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Over 30 workers have been fired from Tesla’s Gigafactory 2 in Buffalo, New York, the day after employees began unionization efforts.

Earlier this week employees sent an email to CEO Elon Musk announcing their intent to unionize. The firings began Wednesday.

Workers United, which worked with Tesla employees in their unionization drive, said the move is a clear attempt to frighten other workers. The union has filed a formal complaint with the National Labor Relations Board, citing illegal retaliation against employees. 

“This is a form of collective retaliation against the group of workers that started this organizing effort,” Workers United organizer Jaz Brisack said, “to terrify everyone about potential consequences of them organizing.”

In a press release, the union said at least one of the fired workers was involved in the unionization effort.

Gigafactory 2 is home to over 800 analysts who work to improve Tesla’s autopilot program. According to reports, working conditions have worsened among analysts, sparking the union drive.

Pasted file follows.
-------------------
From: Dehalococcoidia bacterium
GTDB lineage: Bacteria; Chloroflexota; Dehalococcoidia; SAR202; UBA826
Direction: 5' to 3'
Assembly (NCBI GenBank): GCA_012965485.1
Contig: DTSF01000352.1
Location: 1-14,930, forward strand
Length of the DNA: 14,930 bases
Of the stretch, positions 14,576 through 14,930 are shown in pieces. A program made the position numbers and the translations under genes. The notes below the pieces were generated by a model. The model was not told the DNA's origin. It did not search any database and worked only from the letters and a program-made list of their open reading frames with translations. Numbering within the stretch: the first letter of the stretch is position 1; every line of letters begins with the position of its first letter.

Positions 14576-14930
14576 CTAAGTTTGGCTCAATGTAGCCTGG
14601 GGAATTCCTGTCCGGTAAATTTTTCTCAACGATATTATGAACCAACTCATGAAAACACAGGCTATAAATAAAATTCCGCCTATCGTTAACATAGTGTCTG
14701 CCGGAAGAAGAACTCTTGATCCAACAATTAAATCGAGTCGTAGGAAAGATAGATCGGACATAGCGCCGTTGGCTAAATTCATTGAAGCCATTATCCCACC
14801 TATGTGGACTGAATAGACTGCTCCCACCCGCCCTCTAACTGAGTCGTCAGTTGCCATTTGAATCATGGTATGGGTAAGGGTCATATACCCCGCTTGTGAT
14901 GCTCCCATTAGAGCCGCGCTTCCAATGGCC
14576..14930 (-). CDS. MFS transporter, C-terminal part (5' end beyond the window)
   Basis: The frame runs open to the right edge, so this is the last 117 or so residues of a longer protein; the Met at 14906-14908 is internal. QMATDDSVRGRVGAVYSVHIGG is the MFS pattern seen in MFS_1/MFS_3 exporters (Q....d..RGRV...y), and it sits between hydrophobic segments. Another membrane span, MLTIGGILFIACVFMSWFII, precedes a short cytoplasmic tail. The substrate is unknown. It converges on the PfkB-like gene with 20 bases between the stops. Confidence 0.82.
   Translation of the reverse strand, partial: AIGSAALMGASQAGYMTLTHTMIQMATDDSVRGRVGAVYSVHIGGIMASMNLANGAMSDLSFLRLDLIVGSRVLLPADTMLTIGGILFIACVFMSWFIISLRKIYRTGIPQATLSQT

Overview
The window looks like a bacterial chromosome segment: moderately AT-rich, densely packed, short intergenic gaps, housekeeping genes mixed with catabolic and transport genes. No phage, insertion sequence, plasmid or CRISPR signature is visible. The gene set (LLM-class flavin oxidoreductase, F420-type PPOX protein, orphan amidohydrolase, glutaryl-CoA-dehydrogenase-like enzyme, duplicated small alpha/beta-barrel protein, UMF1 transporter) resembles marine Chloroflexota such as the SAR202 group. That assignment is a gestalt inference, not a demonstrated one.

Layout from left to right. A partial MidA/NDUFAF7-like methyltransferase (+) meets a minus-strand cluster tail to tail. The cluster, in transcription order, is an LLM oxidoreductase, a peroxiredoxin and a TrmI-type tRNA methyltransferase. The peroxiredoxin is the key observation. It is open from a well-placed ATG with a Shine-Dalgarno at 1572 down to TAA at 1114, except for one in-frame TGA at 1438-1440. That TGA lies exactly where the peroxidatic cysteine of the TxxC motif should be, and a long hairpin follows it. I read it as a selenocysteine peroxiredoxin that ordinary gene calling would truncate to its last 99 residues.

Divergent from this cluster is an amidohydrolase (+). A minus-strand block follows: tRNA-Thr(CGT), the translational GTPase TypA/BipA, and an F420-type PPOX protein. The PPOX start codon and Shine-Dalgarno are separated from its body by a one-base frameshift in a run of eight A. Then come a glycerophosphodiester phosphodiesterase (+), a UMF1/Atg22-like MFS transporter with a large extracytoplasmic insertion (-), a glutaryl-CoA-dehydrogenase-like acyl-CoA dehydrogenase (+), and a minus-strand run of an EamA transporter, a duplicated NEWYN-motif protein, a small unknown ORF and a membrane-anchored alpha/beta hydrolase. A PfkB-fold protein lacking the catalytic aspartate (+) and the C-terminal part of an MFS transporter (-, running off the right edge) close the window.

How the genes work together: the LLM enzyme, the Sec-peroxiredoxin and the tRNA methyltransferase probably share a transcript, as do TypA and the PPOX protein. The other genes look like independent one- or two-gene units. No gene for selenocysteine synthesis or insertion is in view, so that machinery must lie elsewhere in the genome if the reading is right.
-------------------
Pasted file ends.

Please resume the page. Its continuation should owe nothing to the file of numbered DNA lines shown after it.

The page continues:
Complaints include more intense productivity quotas and heavy surveillance, including keystroke tracking. Workers are hoping to secure better pay and job security with the help of the union. 

According to the union, workers also received an email Wednesday informing them that recording company meetings without everyone’s consent is prohibited. Workers United says this contradicts New York’s one-party consent recording law. 

While Tesla or CEO Elon Musk has yet to comment on the reasoning for the firings, employees remain convinced they were retaliatory. 

“I returned to work (from COVID and bereavement leave), was told I was exceeding expectations and then Wednesday came along. I strongly feel this is in retaliation to the committee announcement and it’s shameful,” union committee member Arian Berek said in a press release. 

Tesla and Mr. Musk have faced intense criticism over their treatment of workers over the past few years. In 2017, Mr. Musk accused United Auto Workers of planting workers in his California factories to “agitate” for a union. In 2019, a California judge found the company guilty of anti-union activities, including harassing workers handing out union leaflets as well as interrogating union leaders. 

The layoffs could also be part of larger trends in the tech industry. Massive firings have plagued tech companies like Twitter and Meta as executives deal with rising interest rates and brace for a possible recession.

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